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Hannah’s Journey. Why She’s Franchising Her Art and Party Studio

Hannah’s Journey. Why She’s Franchising Her Art and Party Studio

Hannah Perry is the founder of The Giggling Pig Art and Party Studio, located in Connecticut (USA).

She owns one studio, with a second studio, as of July 2021, franchised.

Join Hannah, and Ramon Ray, founder of SmartHustle.com, on this new series of the Smart Hustle Podcast, Hannah’s Journey!

We’ll follow Hannah on her journey through the hustle, the Smart Hustle of business growth.

Listen to the Podcast – Episode 1

About Hannah Perry

Originally from the UK, Hannah moved to America when she was 19.

Hannah came to the USA with less than $20, huge dreams, and a heart of determination and grit.

Her first job, for many years, was as an au pair.

She studied childhood education and development in college, a lifelong passion.

After 10 years of being a nanny, Hannah took a leap of faith to start her own business, which today is The Giggling Pig Art and Party Studio.

Discussion topics in this episode include:

Why start a franchise?

Hannah wanted to start a franchise to expand while having some time to spend time with her family.
In addition, she wanted to give others the chance to own their own businesses.

Team Building Tips

  • Know who you’re hiring, build a relationship with them.
  • Test new staff members. Let them know that this is a testing period for you and them for a short time
  • Hire (and fire) to your purpose, values, and mission. Hire people who are in alignment with your core values
  • When to hire? Hire when you’re at the tipping point and know you need help. Hire too soon, you’ll waste money. Hire too late you won’t be able to properly grow your business or serve customers.
  • At some point, you’ll need to hire a “COO” or deputy to help you grow and manage various aspects of the business.

Smart Hustle Resources

The Importance of a Positive Attitude

Be Passionate and Humble

EPISODE TRANSCRIPT via Rev.com

About Hannah Perry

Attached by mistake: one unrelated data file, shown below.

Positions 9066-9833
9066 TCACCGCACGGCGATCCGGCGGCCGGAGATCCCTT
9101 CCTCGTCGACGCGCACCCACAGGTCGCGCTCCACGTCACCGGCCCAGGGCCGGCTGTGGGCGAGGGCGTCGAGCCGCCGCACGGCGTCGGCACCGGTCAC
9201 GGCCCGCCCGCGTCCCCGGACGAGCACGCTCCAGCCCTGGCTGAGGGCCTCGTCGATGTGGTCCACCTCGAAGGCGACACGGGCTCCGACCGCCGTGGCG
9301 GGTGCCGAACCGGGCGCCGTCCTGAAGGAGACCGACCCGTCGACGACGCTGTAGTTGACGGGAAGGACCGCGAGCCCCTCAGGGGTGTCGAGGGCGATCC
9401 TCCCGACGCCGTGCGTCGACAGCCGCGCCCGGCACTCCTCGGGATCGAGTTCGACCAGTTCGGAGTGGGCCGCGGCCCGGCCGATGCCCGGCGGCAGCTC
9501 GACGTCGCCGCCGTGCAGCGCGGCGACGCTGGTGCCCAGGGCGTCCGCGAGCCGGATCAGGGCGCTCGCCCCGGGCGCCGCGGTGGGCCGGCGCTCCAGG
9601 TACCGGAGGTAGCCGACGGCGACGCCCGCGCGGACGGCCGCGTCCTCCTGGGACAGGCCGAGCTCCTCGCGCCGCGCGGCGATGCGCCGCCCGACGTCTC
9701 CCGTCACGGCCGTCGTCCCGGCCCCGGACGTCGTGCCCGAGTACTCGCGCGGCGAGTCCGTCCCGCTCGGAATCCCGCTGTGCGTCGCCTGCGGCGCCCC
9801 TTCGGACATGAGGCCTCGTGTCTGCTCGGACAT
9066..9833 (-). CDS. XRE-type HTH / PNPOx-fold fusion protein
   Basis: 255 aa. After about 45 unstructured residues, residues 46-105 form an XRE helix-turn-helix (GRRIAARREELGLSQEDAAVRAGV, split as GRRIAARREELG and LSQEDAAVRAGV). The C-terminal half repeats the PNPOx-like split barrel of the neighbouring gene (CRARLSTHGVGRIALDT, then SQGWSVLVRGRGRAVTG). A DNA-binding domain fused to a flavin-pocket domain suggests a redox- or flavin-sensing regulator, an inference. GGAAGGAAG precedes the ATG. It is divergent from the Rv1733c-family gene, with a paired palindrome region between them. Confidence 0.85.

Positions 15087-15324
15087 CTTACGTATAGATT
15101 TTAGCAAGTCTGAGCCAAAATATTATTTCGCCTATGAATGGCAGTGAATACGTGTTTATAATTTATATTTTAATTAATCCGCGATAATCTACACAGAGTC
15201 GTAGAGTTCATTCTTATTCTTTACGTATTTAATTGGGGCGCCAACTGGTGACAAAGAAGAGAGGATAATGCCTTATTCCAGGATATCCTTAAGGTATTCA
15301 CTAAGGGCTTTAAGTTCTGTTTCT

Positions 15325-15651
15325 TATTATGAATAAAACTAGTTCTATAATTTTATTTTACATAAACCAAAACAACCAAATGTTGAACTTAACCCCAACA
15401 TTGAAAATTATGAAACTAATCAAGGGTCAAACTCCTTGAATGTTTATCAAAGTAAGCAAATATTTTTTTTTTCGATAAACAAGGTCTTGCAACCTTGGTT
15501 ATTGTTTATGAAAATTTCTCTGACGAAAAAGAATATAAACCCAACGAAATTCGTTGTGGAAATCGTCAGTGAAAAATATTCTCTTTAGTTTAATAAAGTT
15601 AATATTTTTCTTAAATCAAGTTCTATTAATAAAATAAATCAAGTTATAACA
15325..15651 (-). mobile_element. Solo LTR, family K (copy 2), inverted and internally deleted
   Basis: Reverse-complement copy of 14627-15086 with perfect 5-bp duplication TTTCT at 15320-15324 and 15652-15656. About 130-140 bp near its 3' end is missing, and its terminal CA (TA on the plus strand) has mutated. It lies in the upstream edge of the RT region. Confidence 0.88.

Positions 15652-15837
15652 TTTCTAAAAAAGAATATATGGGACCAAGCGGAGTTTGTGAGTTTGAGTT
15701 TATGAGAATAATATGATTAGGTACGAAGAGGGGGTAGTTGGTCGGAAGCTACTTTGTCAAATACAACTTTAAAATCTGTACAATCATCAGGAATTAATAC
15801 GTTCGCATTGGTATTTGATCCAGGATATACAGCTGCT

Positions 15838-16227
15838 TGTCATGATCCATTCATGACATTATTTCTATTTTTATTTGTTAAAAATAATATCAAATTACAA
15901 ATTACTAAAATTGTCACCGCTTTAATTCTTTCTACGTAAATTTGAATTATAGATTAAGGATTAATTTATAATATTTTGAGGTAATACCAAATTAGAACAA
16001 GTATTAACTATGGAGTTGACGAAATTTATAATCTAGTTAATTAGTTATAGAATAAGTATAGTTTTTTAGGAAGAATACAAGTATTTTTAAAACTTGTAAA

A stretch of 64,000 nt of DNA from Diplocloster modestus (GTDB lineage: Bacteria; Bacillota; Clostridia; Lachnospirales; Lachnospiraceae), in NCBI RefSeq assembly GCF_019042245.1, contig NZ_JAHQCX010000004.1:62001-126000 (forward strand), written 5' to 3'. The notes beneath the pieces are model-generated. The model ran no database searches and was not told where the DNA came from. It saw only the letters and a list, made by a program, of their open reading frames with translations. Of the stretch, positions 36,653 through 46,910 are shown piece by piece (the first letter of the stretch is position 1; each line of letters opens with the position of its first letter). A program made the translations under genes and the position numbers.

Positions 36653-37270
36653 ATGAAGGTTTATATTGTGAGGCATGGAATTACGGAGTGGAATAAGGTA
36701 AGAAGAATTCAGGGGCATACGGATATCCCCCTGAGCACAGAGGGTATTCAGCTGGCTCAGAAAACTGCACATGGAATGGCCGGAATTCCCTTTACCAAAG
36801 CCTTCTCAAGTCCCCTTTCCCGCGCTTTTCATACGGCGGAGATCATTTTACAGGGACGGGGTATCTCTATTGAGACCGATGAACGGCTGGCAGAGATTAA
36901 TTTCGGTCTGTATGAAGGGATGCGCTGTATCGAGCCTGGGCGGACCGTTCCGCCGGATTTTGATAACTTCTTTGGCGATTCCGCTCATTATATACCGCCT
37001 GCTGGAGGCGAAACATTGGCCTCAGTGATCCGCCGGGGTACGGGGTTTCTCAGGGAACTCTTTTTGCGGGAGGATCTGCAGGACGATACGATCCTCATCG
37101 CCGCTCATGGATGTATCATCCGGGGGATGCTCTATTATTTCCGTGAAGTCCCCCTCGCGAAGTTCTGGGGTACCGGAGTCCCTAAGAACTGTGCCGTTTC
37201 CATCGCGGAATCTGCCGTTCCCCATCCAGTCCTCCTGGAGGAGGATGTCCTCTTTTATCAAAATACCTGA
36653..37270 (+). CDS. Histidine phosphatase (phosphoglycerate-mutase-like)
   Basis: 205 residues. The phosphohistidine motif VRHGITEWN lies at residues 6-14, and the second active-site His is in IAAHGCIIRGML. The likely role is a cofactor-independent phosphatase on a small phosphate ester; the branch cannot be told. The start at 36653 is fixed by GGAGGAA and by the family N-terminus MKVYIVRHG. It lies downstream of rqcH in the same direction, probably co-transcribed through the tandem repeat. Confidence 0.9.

Hannah Perry:

Sure. Okay. So as you said, my name is Hannah Perry. I am a mother of two children, a 20 year old and a 10 year old. I live in Connecticut and I am originally from the UK. I moved to America when I was just 19 years old. I actually came over here as an au pair. I studied in college childhood education and development, so that was really my passion my whole life was working with children. And I’m a very driven self-motivated person. I was always trying to figure out even at a young age, how I could make things and work for myself.

Hannah Perry:

And my journey brought me to America, where I set up home and had my two lovely children. And eventually, I decided after many years of nannying here, so 10 years of being a nanny in private homes with children with special needs, I decided to take the leap of faith and open up my own arts business, but I didn’t really know what I was going to do. All I knew was that I had been drawing these characters, mainly the Giggling Pig character and I thought I was going to open up my business as an art gallery. And so the original signage actually all says the Giggling Pig Gallery on it. And that was the beginning of 10 years later where I am today.

Her Journey to America

Ramon Ray:

I love it. I love it. And today, what is it? Give us the business today. And by the way, I want to say that you did land to America. I think you told me earlier with millions of dollars in your pocket and your family had four mansions, one in Bel Air, one in Florida. Is that what I believe as I recall, or am I far off?

Hannah Perry:

You’re very far off. So, when I came to America at 19, I literally had, I believe it was 20 pounds, so that converted to about $15 in my pocket. And of course back then, we didn’t have email addresses, cell phones were just new, but very, very expensive. So I came over here. It was a pretty scary thing to do and I’ve really built a life for myself, which I think for the first time in 22 years of living here, I think I really do feel quite proud of that. I’ve bought my own home and I have my businesses and I’ve created a life for my children here and I feel pretty good about that.

Ramon Ray:

You should, absolutely. No, and I am too. And hence, you’re one of the first people that came to mind as we started this journey. So yes, thank you. So tell us today, the Giggling Pig, now I’m forgetting the name. What’s the full name, Hannah, again?

Hannah Perry:

It’s the Giggling Pig Art and Party Studio, but you can just call it the Giggling Pig. It’s fine.

Ramon Ray:

Very nice. Today, what are you?

The Franchise Decision

Hannah Perry:

So the Giggling Pig today is now a registered franchise. So I franchised the business officially this year, which has been something that I’ve been walking towards for years. And I wasn’t quite sure if I was going to do it, but I prepared all the steps to do it. And everything aligns earlier this year. And I sold my first franchise actually in March, so that was a pretty cool thing to do.

Ramon Ray:

Congratulations, that is a big deal.

Hannah Perry:

Yeah, definitely.

Ramon Ray: